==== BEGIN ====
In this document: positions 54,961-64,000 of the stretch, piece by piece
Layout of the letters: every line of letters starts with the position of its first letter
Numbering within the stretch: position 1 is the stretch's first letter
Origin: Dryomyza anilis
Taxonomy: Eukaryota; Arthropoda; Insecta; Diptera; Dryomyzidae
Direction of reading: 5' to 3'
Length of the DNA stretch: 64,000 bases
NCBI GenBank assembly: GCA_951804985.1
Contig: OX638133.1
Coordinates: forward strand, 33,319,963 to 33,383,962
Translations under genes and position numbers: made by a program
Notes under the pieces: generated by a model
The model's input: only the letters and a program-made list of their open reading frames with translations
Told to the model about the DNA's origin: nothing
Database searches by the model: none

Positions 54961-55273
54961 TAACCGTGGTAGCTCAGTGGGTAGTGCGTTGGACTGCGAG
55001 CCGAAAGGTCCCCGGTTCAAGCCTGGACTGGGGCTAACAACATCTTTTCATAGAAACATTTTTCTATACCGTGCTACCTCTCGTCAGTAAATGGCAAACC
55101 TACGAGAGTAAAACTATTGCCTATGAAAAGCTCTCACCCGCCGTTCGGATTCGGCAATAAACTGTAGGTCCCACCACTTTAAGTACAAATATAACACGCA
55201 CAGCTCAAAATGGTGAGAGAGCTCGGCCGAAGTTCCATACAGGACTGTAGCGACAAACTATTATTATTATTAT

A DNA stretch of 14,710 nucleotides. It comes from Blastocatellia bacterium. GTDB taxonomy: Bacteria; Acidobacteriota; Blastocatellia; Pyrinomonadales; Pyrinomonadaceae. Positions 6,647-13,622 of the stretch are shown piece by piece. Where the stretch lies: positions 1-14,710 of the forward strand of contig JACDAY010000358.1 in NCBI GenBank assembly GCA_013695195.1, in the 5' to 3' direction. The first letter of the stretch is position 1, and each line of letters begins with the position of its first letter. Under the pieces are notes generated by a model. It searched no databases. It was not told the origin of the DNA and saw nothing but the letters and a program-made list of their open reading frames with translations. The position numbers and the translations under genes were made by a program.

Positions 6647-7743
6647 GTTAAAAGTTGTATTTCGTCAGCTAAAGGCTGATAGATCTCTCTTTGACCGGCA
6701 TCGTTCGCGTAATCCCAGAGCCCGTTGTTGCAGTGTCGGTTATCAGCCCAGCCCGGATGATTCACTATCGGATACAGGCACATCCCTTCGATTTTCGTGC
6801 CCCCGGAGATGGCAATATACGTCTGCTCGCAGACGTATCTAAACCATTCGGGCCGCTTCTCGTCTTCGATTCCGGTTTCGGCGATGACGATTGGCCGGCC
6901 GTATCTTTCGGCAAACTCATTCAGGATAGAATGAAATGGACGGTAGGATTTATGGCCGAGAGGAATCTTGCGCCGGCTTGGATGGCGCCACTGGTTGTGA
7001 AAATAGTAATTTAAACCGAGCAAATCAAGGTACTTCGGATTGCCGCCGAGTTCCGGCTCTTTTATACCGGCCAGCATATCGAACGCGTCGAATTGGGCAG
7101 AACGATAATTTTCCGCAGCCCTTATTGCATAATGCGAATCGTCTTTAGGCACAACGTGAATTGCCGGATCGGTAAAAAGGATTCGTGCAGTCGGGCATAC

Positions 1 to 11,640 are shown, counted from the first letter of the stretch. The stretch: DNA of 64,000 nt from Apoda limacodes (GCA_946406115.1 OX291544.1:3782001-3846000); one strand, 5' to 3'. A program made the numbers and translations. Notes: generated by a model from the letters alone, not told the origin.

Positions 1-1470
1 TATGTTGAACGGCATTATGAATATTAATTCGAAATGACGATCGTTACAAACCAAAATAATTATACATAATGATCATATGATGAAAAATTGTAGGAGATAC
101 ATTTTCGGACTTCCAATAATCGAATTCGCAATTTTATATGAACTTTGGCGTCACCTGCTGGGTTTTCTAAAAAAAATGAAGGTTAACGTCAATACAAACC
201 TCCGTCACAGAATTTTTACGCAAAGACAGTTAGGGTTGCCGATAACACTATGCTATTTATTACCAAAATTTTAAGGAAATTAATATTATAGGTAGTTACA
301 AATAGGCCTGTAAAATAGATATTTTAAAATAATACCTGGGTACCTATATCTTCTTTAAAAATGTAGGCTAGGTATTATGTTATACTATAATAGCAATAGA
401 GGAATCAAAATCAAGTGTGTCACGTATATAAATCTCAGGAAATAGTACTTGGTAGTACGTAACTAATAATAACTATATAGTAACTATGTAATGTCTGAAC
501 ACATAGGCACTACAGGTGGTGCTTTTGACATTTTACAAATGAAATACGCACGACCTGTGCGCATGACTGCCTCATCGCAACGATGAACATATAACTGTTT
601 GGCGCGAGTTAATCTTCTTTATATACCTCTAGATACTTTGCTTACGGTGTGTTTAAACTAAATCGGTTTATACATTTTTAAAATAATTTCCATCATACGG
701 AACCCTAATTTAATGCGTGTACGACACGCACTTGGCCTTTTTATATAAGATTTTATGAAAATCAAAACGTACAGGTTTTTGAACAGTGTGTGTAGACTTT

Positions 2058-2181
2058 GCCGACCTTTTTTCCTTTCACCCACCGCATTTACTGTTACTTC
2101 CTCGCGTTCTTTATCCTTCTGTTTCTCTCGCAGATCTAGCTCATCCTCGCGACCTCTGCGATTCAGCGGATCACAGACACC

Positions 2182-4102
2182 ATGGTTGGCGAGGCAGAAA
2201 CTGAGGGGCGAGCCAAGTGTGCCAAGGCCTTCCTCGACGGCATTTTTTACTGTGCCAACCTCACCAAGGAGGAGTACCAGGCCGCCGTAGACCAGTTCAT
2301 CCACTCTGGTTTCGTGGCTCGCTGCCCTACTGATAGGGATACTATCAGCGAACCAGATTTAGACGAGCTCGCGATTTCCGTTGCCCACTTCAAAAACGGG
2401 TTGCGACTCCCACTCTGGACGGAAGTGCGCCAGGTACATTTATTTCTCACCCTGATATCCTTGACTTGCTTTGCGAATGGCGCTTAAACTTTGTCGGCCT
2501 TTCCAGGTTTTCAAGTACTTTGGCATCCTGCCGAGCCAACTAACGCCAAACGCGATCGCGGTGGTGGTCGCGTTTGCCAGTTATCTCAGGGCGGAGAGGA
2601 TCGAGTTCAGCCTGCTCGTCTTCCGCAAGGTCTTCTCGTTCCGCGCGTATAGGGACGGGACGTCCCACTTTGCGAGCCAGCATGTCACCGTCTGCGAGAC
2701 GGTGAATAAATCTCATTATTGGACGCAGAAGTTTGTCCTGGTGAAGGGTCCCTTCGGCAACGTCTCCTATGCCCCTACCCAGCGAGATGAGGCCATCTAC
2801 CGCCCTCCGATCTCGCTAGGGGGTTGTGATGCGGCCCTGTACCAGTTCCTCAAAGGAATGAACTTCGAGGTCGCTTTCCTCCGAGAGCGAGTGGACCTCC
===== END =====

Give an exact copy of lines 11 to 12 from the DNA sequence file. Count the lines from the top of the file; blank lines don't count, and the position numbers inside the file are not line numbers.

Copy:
Translations under genes and position numbers: made by a program
Notes under the pieces: generated by a model